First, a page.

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Ukraine Crisis Helps Drive Down Germany's Growth Prospects

BERLIN — Germany's main industry lobby has cut its 2014 growth forecasts for Europe's largest economy, saying the crises in Ukraine, Iraq and the Middle East were creating uncertainty for companies, a newspaper reported on Saturday.

Sueddeutsche Zeitung said in its online edition the BDI industry association had reduced its 2014 growth forecast to about 1.5 percent from a previous 2 percent.

"Companies are feeling the headwinds. Uncertainty is increasing," the paper quoted BDI president Ulrich Grillo as saying. Grillo said sanctions against Russia — although needed — were "really hurting" German companies active there.

The German economy, which had powered ahead early this year thanks to an unusually mild winter boosting construction, suffered a surprise 0.2 percent contraction in the second quarter, leading some economists to warn of a risk of recession.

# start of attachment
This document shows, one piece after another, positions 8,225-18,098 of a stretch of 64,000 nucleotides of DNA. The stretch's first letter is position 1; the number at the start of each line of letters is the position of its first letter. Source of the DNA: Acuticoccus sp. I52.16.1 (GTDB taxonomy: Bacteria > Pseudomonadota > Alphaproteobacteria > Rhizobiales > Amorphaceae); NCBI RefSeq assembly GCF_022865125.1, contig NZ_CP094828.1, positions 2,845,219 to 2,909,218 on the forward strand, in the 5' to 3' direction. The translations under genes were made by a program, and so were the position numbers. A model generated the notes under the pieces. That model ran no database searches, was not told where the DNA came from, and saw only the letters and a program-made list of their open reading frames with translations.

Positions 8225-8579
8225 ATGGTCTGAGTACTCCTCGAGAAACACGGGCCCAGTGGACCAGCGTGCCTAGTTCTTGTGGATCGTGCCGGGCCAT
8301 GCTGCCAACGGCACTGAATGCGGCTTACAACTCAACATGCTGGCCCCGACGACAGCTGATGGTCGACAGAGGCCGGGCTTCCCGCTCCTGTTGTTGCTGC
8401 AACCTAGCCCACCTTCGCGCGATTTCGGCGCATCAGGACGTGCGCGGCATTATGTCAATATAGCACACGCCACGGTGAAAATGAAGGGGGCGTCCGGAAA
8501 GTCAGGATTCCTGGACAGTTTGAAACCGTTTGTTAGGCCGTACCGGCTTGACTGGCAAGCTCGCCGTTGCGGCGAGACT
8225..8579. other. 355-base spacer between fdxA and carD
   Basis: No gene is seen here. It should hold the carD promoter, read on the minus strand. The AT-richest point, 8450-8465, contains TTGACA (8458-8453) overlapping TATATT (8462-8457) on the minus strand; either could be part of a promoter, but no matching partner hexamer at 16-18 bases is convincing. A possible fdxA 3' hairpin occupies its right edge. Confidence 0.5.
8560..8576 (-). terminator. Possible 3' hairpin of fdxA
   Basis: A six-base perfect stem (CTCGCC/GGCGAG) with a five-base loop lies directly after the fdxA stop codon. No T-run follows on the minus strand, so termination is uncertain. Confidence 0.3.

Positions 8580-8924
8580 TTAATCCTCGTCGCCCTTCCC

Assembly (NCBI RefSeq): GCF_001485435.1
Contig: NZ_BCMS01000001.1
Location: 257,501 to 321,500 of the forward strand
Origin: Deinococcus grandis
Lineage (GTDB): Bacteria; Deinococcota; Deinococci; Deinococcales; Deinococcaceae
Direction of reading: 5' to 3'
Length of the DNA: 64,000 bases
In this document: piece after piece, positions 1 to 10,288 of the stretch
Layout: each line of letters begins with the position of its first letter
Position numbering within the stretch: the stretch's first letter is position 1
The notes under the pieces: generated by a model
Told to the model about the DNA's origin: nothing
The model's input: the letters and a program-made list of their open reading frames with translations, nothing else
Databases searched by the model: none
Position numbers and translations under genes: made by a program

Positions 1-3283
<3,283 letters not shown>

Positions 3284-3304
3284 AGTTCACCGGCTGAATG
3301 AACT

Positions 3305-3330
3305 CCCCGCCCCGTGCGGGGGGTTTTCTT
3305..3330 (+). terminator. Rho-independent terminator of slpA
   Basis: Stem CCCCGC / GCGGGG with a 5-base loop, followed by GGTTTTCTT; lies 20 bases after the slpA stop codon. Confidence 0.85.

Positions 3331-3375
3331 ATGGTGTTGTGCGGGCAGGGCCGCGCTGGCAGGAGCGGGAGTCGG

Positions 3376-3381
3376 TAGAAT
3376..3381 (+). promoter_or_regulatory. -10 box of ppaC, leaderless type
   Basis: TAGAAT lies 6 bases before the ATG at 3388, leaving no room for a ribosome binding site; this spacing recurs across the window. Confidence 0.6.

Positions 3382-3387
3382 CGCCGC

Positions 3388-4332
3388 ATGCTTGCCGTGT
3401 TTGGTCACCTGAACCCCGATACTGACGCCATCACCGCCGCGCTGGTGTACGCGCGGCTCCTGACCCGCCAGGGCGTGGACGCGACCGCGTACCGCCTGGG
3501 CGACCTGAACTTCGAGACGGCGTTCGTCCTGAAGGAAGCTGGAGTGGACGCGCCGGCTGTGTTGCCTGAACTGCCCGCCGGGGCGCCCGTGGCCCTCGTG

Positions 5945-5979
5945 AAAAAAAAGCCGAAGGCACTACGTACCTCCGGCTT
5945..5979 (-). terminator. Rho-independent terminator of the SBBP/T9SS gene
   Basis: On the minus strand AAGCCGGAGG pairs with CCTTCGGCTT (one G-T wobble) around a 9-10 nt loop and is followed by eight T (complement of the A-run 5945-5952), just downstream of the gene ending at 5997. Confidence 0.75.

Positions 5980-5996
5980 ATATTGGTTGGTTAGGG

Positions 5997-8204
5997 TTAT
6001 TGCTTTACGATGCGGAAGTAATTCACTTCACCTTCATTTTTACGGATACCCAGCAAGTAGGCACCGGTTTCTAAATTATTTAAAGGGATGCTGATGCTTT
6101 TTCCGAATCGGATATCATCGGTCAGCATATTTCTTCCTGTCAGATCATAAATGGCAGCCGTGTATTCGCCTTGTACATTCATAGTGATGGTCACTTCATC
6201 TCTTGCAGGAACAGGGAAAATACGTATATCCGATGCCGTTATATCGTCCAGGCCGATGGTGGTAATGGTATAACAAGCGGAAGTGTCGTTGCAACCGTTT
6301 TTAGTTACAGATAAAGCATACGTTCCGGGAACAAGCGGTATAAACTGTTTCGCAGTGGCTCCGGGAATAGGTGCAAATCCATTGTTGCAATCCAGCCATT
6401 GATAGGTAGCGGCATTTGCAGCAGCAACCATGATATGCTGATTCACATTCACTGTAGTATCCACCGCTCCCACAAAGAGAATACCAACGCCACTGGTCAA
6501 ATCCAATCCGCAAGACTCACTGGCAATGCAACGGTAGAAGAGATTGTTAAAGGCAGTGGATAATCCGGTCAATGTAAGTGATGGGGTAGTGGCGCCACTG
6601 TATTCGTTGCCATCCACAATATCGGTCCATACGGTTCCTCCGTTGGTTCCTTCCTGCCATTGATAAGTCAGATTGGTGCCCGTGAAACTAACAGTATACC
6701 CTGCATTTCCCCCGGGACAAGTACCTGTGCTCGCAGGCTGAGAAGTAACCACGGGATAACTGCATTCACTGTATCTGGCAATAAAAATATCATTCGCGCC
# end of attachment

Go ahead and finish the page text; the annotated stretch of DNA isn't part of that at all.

Recent surveys have shown business morale weakening and private sector growth slowing, but the latest data has been upbeat: industrial orders, output and the trade surplus all surged in July.

The Organization for Economic Cooperation and Development, or OECD, last week slashed its growth forecast for 2014 growth in Germany to 1.5 percent from its May estimate of 1.9 percent.

While the government predicts the economy will expand by 1.8 percent, Finance Minister Wolfgang Schaeuble has said it may just miss that forecast, according to sources.

The BDI was not immediately available for comment.

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